Another retro review, almost embarrassingly unhelpful.
The one is from May 5, 1999.
It was still a time before the Web of a Million Lies became the primary source for conspiracy theories.
Conspiracy theories: love the obscure data if not the conclusions. And one of many things I wish I had more time to read.
And some of them do turn out to be true. Remember it’s not called conspiracy now. It’s called “networking”.
Review: The Fifty Greatest Conspiracies of All Time: History’s Biggest Mysteries, Coverups, and Cabals, Jonathan Vankin and John Whalen, 1994.
An ideal primer for those who don’t have the time to read the vast volume of conspiracy literature. This book will not only introduce you to perennial conspiracy favorites involving JFK, the CIA, UFOs, Marilyn Monroe, and Jim Morrison but also more obscure conspiracies. There’s that dead reporter in the bathtub. He was working on something called the Octopus file involving stolen software and arms smuggling. And what about those machines in the polling booth? Are they really counting your vote? There’s the “Fighting Quaker” who stopped a cabal of American fascists from overthrowing FDR. Who really did the killings at Jonestown? Is fluoride not a plot to steal our precious bodily fluids but to sell us more candy?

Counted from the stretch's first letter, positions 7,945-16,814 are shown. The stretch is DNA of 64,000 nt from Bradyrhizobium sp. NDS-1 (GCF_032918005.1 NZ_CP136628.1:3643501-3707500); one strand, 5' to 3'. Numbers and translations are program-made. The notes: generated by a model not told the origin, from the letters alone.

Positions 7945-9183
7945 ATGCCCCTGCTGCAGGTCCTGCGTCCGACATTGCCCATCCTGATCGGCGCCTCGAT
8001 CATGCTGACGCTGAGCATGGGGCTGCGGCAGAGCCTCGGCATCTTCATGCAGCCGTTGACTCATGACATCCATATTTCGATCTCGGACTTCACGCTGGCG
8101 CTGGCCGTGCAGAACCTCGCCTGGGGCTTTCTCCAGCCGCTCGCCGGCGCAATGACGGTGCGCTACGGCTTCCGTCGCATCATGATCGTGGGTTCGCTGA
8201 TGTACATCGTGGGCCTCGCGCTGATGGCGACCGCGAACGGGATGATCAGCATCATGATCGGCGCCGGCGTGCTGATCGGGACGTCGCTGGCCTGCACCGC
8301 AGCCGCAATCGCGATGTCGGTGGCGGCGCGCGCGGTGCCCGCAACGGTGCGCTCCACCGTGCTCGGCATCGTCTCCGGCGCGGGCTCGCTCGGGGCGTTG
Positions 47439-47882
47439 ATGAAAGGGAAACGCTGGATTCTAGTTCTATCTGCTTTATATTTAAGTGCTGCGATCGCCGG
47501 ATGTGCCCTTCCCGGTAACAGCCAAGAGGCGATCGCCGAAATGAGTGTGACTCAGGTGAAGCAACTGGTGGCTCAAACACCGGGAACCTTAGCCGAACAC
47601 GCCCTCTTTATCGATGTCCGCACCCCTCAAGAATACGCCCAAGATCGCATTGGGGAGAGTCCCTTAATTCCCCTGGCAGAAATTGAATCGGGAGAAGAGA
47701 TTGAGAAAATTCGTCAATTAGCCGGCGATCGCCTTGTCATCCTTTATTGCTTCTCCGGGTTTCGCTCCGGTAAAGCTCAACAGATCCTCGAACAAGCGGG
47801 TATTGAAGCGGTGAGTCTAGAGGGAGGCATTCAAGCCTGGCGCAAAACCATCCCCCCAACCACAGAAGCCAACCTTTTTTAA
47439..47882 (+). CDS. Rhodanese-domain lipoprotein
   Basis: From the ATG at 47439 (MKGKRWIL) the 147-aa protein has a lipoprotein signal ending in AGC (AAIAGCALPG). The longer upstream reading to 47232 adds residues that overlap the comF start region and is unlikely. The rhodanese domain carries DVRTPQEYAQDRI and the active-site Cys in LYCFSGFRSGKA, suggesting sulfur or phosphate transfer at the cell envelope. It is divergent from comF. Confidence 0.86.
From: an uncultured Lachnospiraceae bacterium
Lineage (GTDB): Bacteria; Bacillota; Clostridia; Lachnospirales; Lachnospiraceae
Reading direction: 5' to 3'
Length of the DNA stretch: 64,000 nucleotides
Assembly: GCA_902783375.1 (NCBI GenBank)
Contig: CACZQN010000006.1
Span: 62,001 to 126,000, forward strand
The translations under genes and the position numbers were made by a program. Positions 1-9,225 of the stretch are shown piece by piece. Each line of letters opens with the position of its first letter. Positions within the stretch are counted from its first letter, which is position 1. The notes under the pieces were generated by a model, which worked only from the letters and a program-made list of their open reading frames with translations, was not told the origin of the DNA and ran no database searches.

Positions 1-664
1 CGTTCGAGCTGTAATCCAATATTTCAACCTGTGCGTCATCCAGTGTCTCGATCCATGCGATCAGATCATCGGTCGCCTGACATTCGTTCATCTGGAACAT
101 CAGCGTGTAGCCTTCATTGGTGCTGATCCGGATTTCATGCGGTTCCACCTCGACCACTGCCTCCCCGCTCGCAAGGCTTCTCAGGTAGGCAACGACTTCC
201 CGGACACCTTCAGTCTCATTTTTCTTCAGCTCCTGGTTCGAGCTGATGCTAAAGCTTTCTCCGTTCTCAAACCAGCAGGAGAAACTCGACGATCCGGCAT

You get a briefing on 50 conspiracies and suggestions for further reading, so, the next time someone at a party begins to go on about their favorite conspiracy (and doesn’t everyone have at least one?), you’ll be able to look them square in the eye and say, “Well, I have a theory…”